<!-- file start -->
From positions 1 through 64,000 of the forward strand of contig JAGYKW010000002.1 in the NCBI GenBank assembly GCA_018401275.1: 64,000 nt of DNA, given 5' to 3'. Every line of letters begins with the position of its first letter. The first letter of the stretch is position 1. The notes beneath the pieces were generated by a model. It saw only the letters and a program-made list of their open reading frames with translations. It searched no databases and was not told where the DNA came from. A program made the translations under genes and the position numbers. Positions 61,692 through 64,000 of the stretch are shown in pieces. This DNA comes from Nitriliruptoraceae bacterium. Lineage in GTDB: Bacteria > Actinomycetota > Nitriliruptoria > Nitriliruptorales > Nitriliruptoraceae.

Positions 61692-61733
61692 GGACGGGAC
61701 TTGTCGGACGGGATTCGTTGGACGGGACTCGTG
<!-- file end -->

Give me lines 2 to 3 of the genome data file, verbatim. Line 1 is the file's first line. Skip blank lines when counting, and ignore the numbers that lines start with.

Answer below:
Positions 61692-61733
61692 GGACGGGAC